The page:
Dr. Kippelen was born and raised in Alsace, France. He studied at the University Louis Pasteur in Strasbourg where he received a Maitrise in Solid-State Physics in 1985, and a Ph.D. in Nonlinear Optics in 1990.
From 1990 to 1997 he was Chargé de Recherches at the CNRS, France. In 1994, he joined the faculty of the Optical Sciences Center at the University of Arizona. There, he developed a research and teaching program on polymer optics and plastic electronics. In August 2003, Dr. Kippelen joined the School of Electrical and Computer Engineering at the Georgia Institute of Technology where his research ranges from the investigation of fundamental physical processes (nonlinear optical activity, charge transport, light harvesting and emission), to the design, fabrication and testing of light-weight flexible optoelectronic devices and circuits based on nanostructured organic materials. He currently serves as director of the Center for Organic Photonics and Electronics, and as co-president of the Lafayette Institute, a major optoelectronics commercialization initiative that is based at Georgia Tech-Lorraine in Metz, France.
Bioeconomy Division Head - RISE
+46 8 676 7285
Marco Lucisano was born in 1973 in Italy, holds a Master of Science in Chemical Engineering and a PhD from KTH Royal Institute of Technology with the dissertation "On Heat and Paper: From Hot Pressing to Impulse Technology" in 2002. Marco Lucisano has been working in the research institute sector since 2004 and comes from a position as Vice President, Papermaking & Packaging at RISE.
Associate Director, RBI - Georgia Tech
Professor of the Practice, ChBE
Director, GT Pulp and Paper Engineering Undergraduate Certificate Program and Foundation
Advancing Foundational Technologies
Dr. Luettgen served 25-plus years in the industry, with Scott Paper and Kimberly-Clark Corp., where he most recently served as Senior Research and Engineering Manager for the Kimberly-Clark Professional business sector. He has held positions in product development and innovation as well as in capital project management and manufacturing facility leadership. For several years, Luettgen has served on the RBI Industry Board of Advisors and he is the current Chairman of the Board of the Technical Association of the Pulp & Paper Industry. He earned his bachelor’s degree in Paper Engineering at Western Michigan University (1985), his master’s degree at the Institute of Paper Chemistry, Appleton, WI (1987) and his Ph.D. at the Institute of Paper Science and Technology — now RBI — at Georgia Tech (1991). He rejoined Georgia Tech in November 2014. Areas of interest include: Recycled fiber, renewable cellulosic feedstocks, tissue manufacturing and converting and manufacturing leadership/operations excellence.
Professor, Associate Chair for Graduate Studies, ChBE - Georgia Tech
J. Carl Pirkle Sr. Faculty Fellow
Opportunities for Cellulose and Other Biorenewable Materials in Barrier Packaging
Carson Meredith received the bachelor’s degree in Chemical Engineering from Georgia Tech (1993) and his Ph.D. in Chemical Engineering from the University of Texas, Austin (1998). He was a postdoc at NIST from 1998 to 2000, and joined the ChBE faculty at Georgia Tech in 2000. His research interests intersect both colloid and polymer science. His early work was instrumental in establishing the field of high-throughput screening and development of polymers. Other areas of interest include (i) renewable packaging and coatings, (ii) particle adhesion and interactions in composites and sustainable separations, and (iii) bio inspired colloids and polymers for advanced materials. Dr. Meredith is the Chief Editor for the biomaterials area for the newly launched journal Emergent Materials (Springer), is a recipient of a Bill & Melinda Gates Grand Challenge Grant (2014) and the Honda Initiation Award (2007).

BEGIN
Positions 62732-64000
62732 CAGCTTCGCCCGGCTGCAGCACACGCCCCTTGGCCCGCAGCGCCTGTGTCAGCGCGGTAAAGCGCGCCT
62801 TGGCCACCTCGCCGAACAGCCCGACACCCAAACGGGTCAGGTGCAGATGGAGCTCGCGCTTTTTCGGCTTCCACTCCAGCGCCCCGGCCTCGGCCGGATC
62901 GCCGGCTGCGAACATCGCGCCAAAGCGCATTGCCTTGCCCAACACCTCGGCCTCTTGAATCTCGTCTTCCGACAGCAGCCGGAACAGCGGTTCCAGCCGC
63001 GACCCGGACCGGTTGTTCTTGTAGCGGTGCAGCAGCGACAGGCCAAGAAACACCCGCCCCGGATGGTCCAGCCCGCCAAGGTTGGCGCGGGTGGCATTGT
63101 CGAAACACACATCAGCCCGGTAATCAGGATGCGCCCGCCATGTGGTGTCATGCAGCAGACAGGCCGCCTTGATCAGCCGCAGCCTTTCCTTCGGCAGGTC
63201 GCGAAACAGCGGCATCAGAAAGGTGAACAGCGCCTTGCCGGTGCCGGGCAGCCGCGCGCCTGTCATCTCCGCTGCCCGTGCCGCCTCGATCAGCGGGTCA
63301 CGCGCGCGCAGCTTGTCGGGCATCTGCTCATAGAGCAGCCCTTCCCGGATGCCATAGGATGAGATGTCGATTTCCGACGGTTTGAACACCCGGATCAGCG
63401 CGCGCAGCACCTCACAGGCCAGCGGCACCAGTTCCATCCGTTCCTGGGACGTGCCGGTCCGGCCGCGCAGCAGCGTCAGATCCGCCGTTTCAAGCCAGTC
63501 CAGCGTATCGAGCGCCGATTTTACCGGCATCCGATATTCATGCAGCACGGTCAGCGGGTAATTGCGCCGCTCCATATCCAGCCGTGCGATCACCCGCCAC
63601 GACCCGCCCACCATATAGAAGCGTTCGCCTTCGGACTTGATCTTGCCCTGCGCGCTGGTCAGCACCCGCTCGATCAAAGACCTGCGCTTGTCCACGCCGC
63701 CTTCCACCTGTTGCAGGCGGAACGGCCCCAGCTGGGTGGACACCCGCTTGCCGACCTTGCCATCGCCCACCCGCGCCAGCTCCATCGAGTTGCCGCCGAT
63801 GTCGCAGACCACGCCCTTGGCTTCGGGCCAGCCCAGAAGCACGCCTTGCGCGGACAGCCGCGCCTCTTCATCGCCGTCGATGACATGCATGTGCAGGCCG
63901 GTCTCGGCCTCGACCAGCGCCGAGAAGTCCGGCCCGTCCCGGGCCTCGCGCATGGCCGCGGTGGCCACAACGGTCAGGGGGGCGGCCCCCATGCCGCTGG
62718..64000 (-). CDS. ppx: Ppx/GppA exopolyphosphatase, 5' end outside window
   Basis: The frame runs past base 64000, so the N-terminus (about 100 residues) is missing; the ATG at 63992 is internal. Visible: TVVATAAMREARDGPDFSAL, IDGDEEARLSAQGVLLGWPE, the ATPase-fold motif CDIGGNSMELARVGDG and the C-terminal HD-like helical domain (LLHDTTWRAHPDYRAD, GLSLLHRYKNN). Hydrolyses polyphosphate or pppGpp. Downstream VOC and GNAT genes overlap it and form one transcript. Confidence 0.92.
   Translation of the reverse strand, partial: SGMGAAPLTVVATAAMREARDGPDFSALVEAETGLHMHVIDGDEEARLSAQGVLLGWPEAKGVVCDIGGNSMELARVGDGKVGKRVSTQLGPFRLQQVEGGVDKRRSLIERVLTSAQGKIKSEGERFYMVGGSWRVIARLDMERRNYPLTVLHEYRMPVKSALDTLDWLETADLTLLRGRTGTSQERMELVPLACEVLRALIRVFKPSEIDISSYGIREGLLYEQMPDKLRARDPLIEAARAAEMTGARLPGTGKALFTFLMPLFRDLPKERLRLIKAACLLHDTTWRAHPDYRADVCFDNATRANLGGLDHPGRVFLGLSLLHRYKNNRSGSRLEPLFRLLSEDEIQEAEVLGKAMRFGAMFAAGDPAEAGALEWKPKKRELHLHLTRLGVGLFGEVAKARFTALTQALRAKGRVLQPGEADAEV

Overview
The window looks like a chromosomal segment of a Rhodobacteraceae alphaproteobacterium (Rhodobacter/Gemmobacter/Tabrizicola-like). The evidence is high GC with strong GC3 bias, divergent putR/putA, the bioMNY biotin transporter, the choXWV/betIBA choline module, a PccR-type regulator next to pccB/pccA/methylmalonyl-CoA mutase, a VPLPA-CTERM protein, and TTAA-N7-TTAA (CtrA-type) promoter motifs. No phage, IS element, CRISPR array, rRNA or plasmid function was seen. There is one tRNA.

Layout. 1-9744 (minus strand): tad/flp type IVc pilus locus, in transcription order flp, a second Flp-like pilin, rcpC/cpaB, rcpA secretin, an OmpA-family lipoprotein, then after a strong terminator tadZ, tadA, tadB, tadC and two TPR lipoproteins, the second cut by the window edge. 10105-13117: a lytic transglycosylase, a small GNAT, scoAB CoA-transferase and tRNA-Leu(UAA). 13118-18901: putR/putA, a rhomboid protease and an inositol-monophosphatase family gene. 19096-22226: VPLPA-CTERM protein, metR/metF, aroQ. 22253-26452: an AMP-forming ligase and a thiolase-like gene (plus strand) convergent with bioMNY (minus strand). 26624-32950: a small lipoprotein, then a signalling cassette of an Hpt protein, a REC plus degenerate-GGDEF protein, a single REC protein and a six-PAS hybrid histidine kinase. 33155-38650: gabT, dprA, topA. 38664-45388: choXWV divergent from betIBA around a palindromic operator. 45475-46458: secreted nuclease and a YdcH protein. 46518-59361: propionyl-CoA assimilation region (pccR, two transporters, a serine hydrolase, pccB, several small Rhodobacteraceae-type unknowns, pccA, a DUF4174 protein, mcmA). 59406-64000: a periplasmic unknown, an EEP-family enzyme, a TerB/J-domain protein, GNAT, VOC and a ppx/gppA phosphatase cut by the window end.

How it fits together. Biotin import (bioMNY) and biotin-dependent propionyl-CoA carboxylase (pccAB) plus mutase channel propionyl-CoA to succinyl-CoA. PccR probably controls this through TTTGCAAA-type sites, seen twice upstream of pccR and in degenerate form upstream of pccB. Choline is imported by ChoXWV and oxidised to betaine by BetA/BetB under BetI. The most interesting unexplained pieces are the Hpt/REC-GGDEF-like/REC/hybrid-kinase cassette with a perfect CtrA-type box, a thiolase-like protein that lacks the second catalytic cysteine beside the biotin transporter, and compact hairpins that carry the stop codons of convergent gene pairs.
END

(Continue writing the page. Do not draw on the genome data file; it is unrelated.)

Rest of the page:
Professor, James F. Simmons Faculty Fellow - Georgia Tech
Professor Nair’s research focus is creating, understanding and rationally engineering nanoporous materials and membranes through innovative chemical and processing strategies, as well as manipulating the unique properties resulting from the reduction of material dimensions to the nanometer length scale or from the nanostructuring of a material. He also works with basic and applied problems relating directly to renewable/clean energy, carbon capture, advanced separations, catalytic membranes and nanoscale sensors. Nair received his bachelor’s of technology in Chemical Engineering from Indian Institute of Technology, Delhi, in 1997; his master’s of Physics and Ph.D. of Chemical Engineering from the University of Massachusetts, Amherst, in 2002.
Associate Professor, MSE - Georgia Tech
Interim Director - RBI
Shofner joined the faculty following post-doctoral training at Rensselaer Polytechnic Institute. She received a bachelor’s degree in Mechanical Engineering from the University of Texas at Austin and a Ph.D. in Materials Science from Rice University. At Georgia Tech, Shofner’s research focuses on designing hierarchically structured polymeric materials for structural and functional applications through approaches such as novel processing, polymer crystallization and nanoparticle assembly and templating. In her current research, these methods have been employed preferentially to biobased materials. Shofner’s research has been recognized with the Ralph E. Powe Junior Faculty Enhancement Award from Oak Ridge Associate Universities and the Solvay Advanced Polymers Young Faculty Award.